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Lawmakers: Property taxes a major issue in LIPA overhaul

A LIPA electric meter in a Garden City

A LIPA electric meter in a Garden City private residence. A tentative new plan would significantly shrink LIPA, reducing it to essentially a financial holding company and cutting staff. (June 4, 2013) Credit: Newsday/Audrey C. Tiernan

ALBANY -- State senators said Tuesday that a single major issue stood in the way of passage of a revised bill to overhaul the Long Island Power Authority: a solution to the high property taxes LIPA pays for large power plants.

One Senate source said that while the parties had reached an agreement on a LIPA overhaul "in concept," lawmakers were still working on details that could be hammered out Wednesday.

LIPA has filed tax grievance cases over the assessments for the plants, which the authority and experts say are significantly inflated. LIPA annually pays $73 million in taxes for the Northport plant, $40.3 million for one in Island Park and $29 million for the Port Jefferson power station. National Grid owns the plants.

Under terms being negotiated between Long Island senators and the Cuomo administration, claims for over-assessments for previous years would be dropped, while a phasing down of assessments by as much as 5 percent a year would be put in place over 10 years or longer.

"We're trying to work out a deal that would allow the prior tax [grievances] to go away, and reset the assessments going forward," said Sen. Carl Marcellino (R-Syosset).

A spokesman for Gov. Andrew M. Cuomo declined to comment.

Senate co-leader Dean Skelos (R-Rockville Centre) expressed optimism that lawmakers can reach a deal on how to handle power plant assessment values.

"I think we can resolve that," Skelos said. The Long Island Senate delegation met for more than an hour Tuesday, and afterward officials indicated few details were left to be finalized.

Cuomo's revised bill to overhaul LIPA was sponsored Monday by a contingent of Long Island Assembly Democrats. The State Senate listed its Rules Committee as the sponsor, not forcing any one lawmaker to put his name on the bill.

The bill includes a paragraph on modernizing or "repowering" older power plants, a concession sought by Sen. Kenneth LaValle (R-Port Jefferson), whose district hosts a little-used plant.

The Assembly bill was sponsored by Assemb. Robert Sweeney (D-Lindenhurst), Earlene Hooper (D-Hempstead), Harvey Weisenberg (D-Long Beach), Steven Englebright (D-Setauket), Philip Ramos (D-Brentwood), Charles Lavine (D-Glen Cove), Michelle Schimel (D-Great Neck) and Phillip Goldfeder (D-Rockaway).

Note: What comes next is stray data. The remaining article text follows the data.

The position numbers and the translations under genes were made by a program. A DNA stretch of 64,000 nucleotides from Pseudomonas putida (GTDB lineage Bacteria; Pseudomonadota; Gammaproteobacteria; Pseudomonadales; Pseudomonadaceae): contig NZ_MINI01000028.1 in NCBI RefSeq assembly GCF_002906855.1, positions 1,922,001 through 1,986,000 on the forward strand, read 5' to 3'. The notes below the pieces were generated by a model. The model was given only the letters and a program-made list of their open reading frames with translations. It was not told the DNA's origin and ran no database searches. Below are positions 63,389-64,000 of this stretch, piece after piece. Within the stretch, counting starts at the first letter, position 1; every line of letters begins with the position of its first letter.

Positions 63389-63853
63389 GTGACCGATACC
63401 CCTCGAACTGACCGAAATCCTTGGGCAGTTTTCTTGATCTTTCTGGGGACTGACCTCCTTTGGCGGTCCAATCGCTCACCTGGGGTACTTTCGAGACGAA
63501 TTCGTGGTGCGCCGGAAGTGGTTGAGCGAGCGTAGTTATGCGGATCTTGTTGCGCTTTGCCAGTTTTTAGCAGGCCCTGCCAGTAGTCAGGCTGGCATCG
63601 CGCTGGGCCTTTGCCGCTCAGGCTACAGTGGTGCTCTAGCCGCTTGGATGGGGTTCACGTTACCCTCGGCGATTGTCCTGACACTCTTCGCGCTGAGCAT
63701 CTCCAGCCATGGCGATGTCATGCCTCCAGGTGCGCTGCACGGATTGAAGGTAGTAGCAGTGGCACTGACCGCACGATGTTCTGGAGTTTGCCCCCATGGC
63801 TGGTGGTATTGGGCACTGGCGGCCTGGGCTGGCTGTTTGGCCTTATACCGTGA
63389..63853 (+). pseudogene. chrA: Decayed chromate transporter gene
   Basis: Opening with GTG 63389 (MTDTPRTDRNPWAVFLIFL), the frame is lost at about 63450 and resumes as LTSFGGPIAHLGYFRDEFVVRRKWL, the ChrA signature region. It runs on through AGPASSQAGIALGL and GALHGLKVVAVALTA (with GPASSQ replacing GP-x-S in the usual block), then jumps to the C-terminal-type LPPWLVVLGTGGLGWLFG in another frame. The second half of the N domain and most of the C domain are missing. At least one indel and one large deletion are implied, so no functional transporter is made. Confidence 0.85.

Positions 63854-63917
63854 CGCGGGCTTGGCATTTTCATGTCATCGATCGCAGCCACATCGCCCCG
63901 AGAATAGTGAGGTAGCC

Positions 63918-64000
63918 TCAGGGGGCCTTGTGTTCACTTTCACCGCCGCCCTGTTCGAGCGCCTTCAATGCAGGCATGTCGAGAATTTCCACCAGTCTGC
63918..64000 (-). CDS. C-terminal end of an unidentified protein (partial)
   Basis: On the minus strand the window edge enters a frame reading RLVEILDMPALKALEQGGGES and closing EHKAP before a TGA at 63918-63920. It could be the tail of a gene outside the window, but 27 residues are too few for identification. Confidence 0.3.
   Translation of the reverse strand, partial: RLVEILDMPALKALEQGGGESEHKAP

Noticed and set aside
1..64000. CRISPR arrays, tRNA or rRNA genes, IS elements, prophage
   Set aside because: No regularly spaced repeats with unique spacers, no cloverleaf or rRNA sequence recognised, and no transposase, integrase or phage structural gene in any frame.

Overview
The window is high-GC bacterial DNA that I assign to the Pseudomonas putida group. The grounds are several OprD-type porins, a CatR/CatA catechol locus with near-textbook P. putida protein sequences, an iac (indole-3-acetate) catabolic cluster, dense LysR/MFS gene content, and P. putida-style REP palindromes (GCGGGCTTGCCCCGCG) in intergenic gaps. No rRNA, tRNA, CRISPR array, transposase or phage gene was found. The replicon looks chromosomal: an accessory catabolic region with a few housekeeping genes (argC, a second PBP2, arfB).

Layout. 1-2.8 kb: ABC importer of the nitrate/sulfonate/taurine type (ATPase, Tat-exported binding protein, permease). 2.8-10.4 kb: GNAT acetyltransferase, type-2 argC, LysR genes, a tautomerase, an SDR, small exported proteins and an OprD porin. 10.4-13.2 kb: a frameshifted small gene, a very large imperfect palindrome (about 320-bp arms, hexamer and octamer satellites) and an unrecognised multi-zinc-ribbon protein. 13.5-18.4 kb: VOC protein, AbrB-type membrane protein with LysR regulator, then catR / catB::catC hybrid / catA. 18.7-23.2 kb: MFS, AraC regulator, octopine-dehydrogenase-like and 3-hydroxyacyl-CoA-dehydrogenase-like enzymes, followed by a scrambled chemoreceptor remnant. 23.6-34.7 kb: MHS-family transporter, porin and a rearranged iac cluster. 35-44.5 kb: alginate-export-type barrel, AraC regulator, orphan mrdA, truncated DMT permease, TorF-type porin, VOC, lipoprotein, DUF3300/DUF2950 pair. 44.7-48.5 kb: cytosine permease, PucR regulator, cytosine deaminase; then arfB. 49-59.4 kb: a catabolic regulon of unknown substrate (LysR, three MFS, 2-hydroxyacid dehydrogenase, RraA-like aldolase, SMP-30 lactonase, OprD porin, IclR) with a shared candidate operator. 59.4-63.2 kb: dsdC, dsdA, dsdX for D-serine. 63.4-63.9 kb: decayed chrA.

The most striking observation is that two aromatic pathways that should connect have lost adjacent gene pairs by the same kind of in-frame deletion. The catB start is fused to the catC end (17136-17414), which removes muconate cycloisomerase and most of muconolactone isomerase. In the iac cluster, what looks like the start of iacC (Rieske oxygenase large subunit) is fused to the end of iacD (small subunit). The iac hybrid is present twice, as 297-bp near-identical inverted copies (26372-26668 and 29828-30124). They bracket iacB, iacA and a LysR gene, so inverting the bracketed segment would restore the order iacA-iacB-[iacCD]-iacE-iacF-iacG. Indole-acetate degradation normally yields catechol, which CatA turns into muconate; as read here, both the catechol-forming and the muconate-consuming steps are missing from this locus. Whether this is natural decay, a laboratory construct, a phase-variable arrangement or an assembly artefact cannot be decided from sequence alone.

Under the bill, LIPA would be reduced to a holding company of 20 employees from a current 90, and would turn over nearly all responsibilities to PSEG of New Jersey when PSEG takes over managing the Long Island grid next year.

LIPA's contract with PSEG would not be subject to state comptroller review, but the state Department of Public Service would perform a "review and recommend" screening.

LIPA's board would be increased to nine members from the five that Cuomo originally recommended, with four appointees by the legislature. The current LIPA board has 15 trustees, nine of whom are appointed by the governor.

Even as talks continued in Albany, some on Long Island argued that battling over taxes missed the greater point.

"Somebody needs glasses if they think that's the only unanswered question," said Shelly Sackstein, chairman of business group Action Long Island, and leader of a coalition opposing the legislation. He and others said progress on the bill should be stalled until ratepayers know the full costs of the PSEG contract and the costs of "securitizing" more than $3 billion in LIPA debt, as the bill allows.

"It's totally absurd," he said. "We're going to be sitting in the dark, counting buttons, and they're going to worry about tax certs."

Others are raising more specific concerns.

The union representing some 2,600 National Grid electrical and gas workers said in a notice Tuesday that it plans to stage a protest Wednesday night in Rockville Centre to urge Skelos to incorporate job protections into the bill.

"There are no protections at all, for not only jobs on Long Island, but the existing workforce," said Don Daley, business manager of local 1049 of the International Brotherhood of Electrical Workers. "The reality is PSEG can move the jobs wherever it wants now."

PSEG spokeswoman Karen Johnson declined to comment.

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